Show Summary Details
Introducing Political PhilosophyA Policy-Driven Approach

Introducing Political Philosophy: A Policy-Driven Approach (1st edn)

Andrew Walton, William Abel, Elizabeth Kahn, and Tom Parr
Page of

Printed from Oxford Politics Trove. Under the terms of the licence agreement, an individual user may print out a single article for personal use (for details see Privacy Policy and Legal Notice).

date: 23 April 2024

p. 937. Basic Income and Distributive Justicelocked

p. 937. Basic Income and Distributive Justicelocked

  • William Abel,
  • Elizabeth Kahn,
  • Tom Parr
  •  and Andrew Walton


This chapter defends basic income. This policy requires the state to make regular cash payments to each member of society, irrespective of their other income or wealth, or willingness to find employment. It starts by describing three effects of basic income. The first is that it will raise the incomes of the least advantaged. The second is that it will protect against the threats of exploitation and abuse. The third is that it will remove one obstacle to finding employment. The chapter then explains the significance of these effects by drawing on ideas about distributive justice, emphasizing the relevance of John Rawls’s justice as fairness and Elizabeth Anderson’s democratic equality. It also considers the claim that basic income should be rejected because it would require the state to interfere with the lives of those who would be taxed to fund it, arguing that it is a mistake to oppose taxation in such a wholesale way. The chapter concludes with a reflection on the economic sustainability of basic income.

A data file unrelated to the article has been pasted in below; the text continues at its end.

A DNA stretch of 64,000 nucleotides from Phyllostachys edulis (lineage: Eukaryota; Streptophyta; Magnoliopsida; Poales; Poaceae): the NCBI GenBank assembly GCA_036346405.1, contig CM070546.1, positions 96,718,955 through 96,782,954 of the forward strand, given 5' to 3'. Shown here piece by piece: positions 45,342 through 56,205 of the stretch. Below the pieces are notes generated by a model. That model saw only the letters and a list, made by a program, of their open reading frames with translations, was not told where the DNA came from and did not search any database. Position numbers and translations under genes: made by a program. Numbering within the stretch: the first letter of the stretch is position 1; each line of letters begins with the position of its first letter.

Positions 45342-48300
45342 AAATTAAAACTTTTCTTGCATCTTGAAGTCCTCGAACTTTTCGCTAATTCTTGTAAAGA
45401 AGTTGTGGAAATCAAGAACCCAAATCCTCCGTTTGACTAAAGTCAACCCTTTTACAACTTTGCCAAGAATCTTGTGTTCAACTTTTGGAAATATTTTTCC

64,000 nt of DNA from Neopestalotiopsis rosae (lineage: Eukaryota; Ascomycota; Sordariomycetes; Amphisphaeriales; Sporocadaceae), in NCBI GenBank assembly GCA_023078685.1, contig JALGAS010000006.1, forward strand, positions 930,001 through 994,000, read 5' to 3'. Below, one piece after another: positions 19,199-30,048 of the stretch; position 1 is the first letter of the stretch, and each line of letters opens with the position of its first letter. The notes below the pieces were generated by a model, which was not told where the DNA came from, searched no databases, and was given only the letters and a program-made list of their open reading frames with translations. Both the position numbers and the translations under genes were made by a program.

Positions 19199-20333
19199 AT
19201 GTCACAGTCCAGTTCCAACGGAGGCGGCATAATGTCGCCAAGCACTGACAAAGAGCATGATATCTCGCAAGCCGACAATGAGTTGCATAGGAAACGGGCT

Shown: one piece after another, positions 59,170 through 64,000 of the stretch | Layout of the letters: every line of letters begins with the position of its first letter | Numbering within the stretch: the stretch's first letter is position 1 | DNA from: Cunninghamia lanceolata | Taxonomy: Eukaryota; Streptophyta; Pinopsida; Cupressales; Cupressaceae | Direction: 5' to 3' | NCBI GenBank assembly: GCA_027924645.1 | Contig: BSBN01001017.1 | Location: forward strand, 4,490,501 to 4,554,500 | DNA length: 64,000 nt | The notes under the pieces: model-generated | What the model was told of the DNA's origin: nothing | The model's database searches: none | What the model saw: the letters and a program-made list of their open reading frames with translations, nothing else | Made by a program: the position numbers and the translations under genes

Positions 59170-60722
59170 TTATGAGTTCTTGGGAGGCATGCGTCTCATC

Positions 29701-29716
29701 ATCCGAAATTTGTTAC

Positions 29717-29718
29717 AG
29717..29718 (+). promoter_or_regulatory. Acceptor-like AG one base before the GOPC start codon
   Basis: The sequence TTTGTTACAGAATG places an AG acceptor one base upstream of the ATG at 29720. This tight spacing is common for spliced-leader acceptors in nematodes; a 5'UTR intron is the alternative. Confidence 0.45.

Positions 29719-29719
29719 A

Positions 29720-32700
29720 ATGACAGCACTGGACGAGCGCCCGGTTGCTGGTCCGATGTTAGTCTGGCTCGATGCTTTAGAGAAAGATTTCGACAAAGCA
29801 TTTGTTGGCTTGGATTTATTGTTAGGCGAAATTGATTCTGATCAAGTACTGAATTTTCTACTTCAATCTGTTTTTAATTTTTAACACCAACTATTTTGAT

You do not currently have access to this chapter

Sign in

Please sign in to access the full content.


Access to the full content requires a subscription